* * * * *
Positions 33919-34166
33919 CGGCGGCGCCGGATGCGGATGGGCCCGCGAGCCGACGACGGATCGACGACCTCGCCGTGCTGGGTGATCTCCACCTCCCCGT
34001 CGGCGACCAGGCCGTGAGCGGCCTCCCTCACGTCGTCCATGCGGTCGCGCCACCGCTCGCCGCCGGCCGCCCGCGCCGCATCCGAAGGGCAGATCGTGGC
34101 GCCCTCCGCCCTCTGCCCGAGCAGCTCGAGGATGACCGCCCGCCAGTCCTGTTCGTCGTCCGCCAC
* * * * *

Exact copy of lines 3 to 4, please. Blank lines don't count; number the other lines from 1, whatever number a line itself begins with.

34001 CGGCGACCAGGCCGTGAGCGGCCTCCCTCACGTCGTCCATGCGGTCGCGCCACCGCTCGCCGCCGGCCGCCCGCGCCGCATCCGAAGGGCAGATCGTGGC
34101 GCCCTCCGCCCTCTGCCCGAGCAGCTCGAGGATGACCGCCCGCCAGTCCTGTTCGTCGTCCGCCAC